Human Trafficking: Exploited Hope
The search for opportunity, for the chance to make a good living, is something most people can relate to. Unfortunately, as often as people find good jobs and opportunities, this search—especially when it includes labour migration—can also result in exploitation and enslavement, or what is frequently referred to as “human trafficking.”
In 2020, World Hope’s Anti-Trafficking and Gender-Based Violence Team in Sierra Leone served nearly 1,000 survivors, including children and adults—many of whom were exploited through migration. One of them was a 28-year-old young woman who only dreamed of making a better life for herself and her family.
According to this survivor, she was working at home one day when a man she knew in her neighbourhood told her about a job opportunity abroad to work as a housemaid. Excited, she told her family about it. Her family decided to sell a piece of land they had just so that they could pay for her travel expenses. She was promised a good salary while working in there. She travelled from Sierra Leone to Guinea by road because there was a ban in place by the government for women intending to work as maids in middle eastern countries.
On reaching Guinea, however, she was handed over to a man she had never met, who took away all her travel documents. After two days, she travelled from Guinea to her destination in the Middle East, accompanied by this stranger—who then handed her over to a man she now refers to as her “agent.”
The next day, a woman picked her up from what she refers to as “the office.” She started work at this woman’s large house, with her hours set from 5:00 a.m. straight through to 1:00 a.m. She never received any salary as was promised and received little – and sometimes, no – food. Whenever she felt sick, her madame would still ask her to work, telling her that she has already been bought. She was never allowed to leave the house or use her phone.
One day she became so sick, her madame was afraid she might die and so returned her to the office. At the office, seeing no help for her to return home, she ran away. On the streets, she was arrested by the police who, realizing she was sick, referred her for medical care. At the hospital at last, she was able to contact her family, who now borrowed money to pay for travel expenses and get her back home. Once home, her family realized she needed help, so they took her to a local organisation known as the Advocacy Network Against Irregular Migration (ANAIM). This organisation was formed by returning migrants themselves who suffered exploitation, in order to raise awareness and support others who end up in exploitative situations whilst working overseas. ANAIM then referred her to World Hope for care.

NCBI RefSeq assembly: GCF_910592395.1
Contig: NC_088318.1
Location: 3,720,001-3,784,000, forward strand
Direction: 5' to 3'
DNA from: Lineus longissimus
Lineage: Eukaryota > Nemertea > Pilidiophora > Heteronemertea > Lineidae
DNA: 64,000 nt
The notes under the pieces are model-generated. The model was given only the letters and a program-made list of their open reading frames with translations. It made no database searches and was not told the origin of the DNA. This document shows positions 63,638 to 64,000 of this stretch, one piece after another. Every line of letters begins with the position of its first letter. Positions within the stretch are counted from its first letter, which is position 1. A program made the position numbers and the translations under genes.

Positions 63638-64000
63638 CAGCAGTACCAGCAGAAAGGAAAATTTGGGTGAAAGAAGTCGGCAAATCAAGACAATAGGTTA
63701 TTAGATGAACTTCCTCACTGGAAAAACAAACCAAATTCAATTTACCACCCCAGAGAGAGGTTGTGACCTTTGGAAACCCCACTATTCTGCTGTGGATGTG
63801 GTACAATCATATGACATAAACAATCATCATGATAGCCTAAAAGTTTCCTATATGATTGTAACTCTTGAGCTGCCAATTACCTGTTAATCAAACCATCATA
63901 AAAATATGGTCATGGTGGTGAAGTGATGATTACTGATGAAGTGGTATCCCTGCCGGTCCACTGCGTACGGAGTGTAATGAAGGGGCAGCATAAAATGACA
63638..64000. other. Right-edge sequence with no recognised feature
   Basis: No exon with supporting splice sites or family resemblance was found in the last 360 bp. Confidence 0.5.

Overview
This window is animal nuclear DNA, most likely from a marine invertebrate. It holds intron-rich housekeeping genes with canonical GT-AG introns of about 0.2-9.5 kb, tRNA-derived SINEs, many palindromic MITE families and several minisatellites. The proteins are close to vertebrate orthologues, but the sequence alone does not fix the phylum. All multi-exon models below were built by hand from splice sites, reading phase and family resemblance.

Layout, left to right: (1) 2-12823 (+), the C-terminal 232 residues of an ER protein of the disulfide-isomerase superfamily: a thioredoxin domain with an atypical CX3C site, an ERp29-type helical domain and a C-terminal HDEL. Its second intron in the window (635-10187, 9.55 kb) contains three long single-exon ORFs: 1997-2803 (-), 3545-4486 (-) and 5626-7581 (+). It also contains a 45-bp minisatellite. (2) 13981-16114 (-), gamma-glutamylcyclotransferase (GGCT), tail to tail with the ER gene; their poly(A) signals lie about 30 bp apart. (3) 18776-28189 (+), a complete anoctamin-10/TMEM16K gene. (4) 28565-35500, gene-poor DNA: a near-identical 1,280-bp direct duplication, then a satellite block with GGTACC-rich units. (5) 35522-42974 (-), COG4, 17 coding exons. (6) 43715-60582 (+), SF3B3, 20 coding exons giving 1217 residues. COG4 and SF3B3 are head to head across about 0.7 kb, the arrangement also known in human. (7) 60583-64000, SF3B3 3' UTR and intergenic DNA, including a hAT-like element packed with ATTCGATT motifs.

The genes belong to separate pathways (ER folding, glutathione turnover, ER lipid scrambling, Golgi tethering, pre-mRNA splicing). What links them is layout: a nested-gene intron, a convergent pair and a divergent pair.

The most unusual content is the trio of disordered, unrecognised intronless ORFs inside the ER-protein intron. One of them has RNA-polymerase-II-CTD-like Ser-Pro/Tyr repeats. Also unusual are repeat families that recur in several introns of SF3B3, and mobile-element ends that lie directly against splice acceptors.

A World Hope social worker was assigned to do a preliminary assessment and the young woman was picked up and admitted at the World Hope Recovery Centre. She was highly traumatised and needed a safe space to heal.
At the Recovery Centre, there were many episodes of nightmares and sleepless nights. Weekly counseling sessions and relaxation exercises were done with her to help. After about a month in the Recovery Centre, she was more present, participating in activities at the shelter and experiencing fewer episodes of nightmares.
Although she continues to heal at the Recovery Centre, her story is similar to so many others trapped by trafficking, who simply sought opportunity and instead now suffer exploitation and enslavement. Human trafficking must be ended.
2020 saw exciting strides in Sierra Leone as the country worked to address human trafficking. Immigration officials at 26 border posts were trained on human trafficking, the anti-trafficking law revision was finalized (and should pass into law this year), and the country had its first trafficking conviction, all of which World Hope’s team was able to support.
As we enter another year, World Hope is committed to continuing to pursue the “three P’s—Prevention, Protection and Prosecution,” not only in Sierra Leone where this one brave survivor’s story centers, but around the world.
Will you join us in this commitment?
*Note: For protection purposes, the image featured above is unrelated to the survivor whose story was shared in this article.
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